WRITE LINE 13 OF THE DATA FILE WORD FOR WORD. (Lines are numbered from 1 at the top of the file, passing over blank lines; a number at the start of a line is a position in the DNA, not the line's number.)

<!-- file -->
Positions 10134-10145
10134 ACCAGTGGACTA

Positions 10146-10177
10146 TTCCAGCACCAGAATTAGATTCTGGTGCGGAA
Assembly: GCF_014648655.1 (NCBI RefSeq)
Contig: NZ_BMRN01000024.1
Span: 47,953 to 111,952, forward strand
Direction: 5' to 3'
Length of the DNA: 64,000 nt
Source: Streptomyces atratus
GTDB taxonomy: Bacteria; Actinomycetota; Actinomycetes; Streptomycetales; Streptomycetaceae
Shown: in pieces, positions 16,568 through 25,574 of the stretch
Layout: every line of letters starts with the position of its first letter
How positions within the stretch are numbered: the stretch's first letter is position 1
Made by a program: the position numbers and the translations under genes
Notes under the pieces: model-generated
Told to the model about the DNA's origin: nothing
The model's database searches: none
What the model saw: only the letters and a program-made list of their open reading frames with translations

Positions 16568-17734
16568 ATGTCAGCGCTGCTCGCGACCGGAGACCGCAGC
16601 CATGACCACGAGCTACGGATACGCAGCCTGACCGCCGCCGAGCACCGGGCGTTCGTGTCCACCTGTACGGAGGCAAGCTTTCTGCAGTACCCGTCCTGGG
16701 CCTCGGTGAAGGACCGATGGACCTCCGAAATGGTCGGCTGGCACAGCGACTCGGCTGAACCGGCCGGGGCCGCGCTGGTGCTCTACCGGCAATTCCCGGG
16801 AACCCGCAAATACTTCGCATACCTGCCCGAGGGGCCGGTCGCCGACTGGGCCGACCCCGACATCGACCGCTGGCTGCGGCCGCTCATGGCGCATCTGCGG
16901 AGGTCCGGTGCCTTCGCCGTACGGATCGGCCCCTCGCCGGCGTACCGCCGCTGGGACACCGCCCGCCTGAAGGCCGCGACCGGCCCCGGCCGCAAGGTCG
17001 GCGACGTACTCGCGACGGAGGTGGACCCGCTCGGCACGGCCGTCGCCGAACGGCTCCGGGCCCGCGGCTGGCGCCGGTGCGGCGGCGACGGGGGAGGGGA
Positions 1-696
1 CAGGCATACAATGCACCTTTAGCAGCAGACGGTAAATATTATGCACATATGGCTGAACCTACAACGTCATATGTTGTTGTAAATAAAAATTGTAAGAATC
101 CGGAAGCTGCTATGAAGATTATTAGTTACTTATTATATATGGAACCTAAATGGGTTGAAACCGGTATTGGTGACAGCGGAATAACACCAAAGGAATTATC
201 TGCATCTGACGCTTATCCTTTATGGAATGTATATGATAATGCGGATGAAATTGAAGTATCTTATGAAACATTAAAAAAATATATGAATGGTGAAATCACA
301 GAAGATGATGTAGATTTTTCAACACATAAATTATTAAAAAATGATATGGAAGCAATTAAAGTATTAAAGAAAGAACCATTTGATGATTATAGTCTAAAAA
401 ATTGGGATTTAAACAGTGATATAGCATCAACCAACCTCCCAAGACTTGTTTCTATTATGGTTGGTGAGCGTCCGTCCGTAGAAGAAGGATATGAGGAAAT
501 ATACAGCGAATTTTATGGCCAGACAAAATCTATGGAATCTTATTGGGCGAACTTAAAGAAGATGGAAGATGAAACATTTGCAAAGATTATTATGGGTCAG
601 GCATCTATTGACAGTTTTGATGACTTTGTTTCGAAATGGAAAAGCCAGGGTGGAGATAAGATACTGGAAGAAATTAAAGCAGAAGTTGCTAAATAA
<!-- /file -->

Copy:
Layout: every line of letters starts with the position of its first letter